Wednesday, August 27, 2008
Well, as Alex Callinicos writes, the fallout from Georgia has revealed the weakness of the Bush clique. Russia has cashed in by recognising the independent states of South Ossetia and Abkhazia, which will - whether they are formally subsumed or not - now be effective Russian territory. America blusters: it will block this 'irresponsible' move at the United Nations Security Council. But they aren't in a position to do much unless they really are prepared to escalate the conflict to dangerous levels, and it seems that stronger elements in the state are resisting such a strategy. The warships were sent to Georgia after all, but the latest shipment has been cancelled. Miliband is calling for a European coalition of the willing against "Russian aggression" - but he knows full well that European states are deeply divided on this issue. Even the hallowed Sarkozy is showing signs of being a surrender monkey.
This division runs deep throughout NATO. As Callinicos writes: "The US's weakness is more tellingly exposed when it comes to how it will fulfil its repeated threats to punish Russia. Nato foreign ministers met last week to denounce Russia and champion Georgia – but decided on nothing concrete. The Russian ambassador to Nato jeered that 'the mountain gave birth to a mouse'." When the Russian government freezes its military cooperation with NATO, it drives a large crowbard into that divide. Russia is now also taunting the US on its Afghanistan turf, just as it has been gloating that, yes, you talk big, but you need our help with Iraq, Iran and Afghanistan. As Edward Pearce writes, despite the sprightly efforts by Anglo-American pundits to raise the spectre of 'the West', the whole affair calls into question the purported unity and cohesion of such an entity.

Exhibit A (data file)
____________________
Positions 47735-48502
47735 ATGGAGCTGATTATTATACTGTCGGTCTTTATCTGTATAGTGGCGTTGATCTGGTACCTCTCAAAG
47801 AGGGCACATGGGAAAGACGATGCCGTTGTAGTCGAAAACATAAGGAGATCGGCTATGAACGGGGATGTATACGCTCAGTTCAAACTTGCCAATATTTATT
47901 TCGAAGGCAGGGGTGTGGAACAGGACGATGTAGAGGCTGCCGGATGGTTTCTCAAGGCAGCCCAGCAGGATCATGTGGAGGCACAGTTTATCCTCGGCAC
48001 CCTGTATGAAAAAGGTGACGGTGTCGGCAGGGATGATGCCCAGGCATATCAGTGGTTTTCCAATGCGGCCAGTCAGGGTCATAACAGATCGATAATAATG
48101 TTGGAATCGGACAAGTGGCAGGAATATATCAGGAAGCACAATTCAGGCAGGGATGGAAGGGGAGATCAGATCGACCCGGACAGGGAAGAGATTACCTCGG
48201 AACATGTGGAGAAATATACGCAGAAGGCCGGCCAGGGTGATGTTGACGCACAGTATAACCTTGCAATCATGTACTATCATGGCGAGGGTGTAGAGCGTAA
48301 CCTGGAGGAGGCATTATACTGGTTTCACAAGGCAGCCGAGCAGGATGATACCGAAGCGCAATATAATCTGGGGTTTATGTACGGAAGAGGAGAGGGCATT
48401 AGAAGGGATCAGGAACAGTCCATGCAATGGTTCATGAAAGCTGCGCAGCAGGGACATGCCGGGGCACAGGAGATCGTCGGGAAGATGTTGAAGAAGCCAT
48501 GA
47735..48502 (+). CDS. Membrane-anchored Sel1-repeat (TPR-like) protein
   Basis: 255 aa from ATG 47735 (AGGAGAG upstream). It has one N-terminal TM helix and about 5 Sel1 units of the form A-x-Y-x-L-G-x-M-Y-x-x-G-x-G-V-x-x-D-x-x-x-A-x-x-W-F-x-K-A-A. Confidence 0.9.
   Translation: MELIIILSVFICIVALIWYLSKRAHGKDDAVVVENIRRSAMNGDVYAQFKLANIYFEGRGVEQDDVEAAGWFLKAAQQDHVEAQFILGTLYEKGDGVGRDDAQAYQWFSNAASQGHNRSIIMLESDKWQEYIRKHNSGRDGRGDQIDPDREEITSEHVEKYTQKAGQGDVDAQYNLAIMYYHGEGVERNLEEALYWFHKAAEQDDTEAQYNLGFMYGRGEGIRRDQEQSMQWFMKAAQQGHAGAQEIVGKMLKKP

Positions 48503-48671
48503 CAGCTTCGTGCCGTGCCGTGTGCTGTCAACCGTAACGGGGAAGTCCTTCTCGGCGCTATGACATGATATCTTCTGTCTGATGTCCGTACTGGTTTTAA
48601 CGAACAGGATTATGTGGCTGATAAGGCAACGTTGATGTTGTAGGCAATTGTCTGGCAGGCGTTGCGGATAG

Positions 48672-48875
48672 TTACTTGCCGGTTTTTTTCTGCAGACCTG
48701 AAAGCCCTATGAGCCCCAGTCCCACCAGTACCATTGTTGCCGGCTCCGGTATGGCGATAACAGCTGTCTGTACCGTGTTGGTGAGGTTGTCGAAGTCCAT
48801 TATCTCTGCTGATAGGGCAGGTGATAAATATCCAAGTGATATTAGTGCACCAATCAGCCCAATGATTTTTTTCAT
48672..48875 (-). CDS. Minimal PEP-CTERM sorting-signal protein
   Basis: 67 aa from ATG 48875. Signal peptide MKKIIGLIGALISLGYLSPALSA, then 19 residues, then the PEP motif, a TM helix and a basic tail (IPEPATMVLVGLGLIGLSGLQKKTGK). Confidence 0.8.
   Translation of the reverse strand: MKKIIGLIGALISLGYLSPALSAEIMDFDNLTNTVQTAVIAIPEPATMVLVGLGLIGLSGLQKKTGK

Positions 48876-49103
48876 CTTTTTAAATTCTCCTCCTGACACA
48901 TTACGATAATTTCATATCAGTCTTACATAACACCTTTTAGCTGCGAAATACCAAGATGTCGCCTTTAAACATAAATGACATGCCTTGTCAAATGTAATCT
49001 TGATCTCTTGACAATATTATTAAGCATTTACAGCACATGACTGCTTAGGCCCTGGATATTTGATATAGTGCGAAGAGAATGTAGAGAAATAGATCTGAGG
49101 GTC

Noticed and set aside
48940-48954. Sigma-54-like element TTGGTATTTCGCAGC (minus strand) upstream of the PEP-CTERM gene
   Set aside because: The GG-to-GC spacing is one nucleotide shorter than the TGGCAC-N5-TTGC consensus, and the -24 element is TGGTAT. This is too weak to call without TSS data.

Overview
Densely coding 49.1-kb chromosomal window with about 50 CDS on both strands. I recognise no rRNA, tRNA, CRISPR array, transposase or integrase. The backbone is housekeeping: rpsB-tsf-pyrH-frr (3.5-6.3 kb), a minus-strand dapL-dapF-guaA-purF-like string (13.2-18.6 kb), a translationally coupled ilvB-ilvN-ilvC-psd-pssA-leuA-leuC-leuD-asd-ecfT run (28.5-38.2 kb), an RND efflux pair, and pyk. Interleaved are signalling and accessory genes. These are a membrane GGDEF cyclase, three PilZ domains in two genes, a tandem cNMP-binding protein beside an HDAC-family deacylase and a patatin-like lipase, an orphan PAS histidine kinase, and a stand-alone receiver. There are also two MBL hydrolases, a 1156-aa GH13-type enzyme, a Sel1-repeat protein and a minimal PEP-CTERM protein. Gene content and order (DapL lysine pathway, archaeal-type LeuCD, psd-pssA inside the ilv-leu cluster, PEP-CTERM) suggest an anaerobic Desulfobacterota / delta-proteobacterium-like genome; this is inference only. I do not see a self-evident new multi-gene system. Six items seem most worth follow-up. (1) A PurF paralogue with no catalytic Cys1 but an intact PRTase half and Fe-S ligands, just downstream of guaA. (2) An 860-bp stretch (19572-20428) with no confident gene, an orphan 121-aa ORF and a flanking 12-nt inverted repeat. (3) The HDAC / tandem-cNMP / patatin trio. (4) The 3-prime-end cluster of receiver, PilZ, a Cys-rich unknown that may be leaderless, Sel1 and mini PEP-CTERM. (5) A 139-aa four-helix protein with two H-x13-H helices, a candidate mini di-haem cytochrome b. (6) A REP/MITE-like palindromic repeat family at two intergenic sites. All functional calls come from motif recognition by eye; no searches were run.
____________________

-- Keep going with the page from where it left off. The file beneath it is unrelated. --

America is racking up losses. Aside from Georgia, one of America's big foreign policy successes in the region was assisting the Orange revolutionaries to victory in Ukraine, and >it now looks as if the pro-US incumbent is going to be turfed out in the upcoming elections. As for US hegemony in the Middle East, apparently Iran and Syria - the two remaining hold-outs against the American ascendancy - like what they see in this newly assertive Russia and have been extending a bit more warmth to Moscow. Syria hopes to negotiate a new arms deal to protect itself against Israel.
Once again, the demands of perspective call for some qualification to all this. Russia remains a much smaller competitor to the US, with regional rather than global hegemonic aims. This is hardly the rebirth of the Tsarist empire. On the other hand, the mere fact of pronounced inter-imperial competition having re-emerged in a decisive way is of world-changing import. It signifies the failure of America's 1990s bid to incorporate Russia as a subjugated junior partner, the costliness of overstretch in the 'war on terror', and the immense danger involved in the American policy of re-militarisation and nuclear weapons development, initiated under Clinton and continued under Bush. The kaleidoscope, as Blair once said in his vexatious way, has been shaken up. The sickening thud of dread that the world experienced then should be magnified several times over now. Wall Street wisdom says that when there is blood in the streets, buy property. No one is going to go broke from owning shares in armaments and private armies in the coming epoch.
ps: BHL is bearing witness again. Come to my arms, my beamish boy! O frabjous day! Callooh! Callay! Thou hast gone right up to within 100 miles of the Jabberwock and bravely thou didst stay at the Marriot!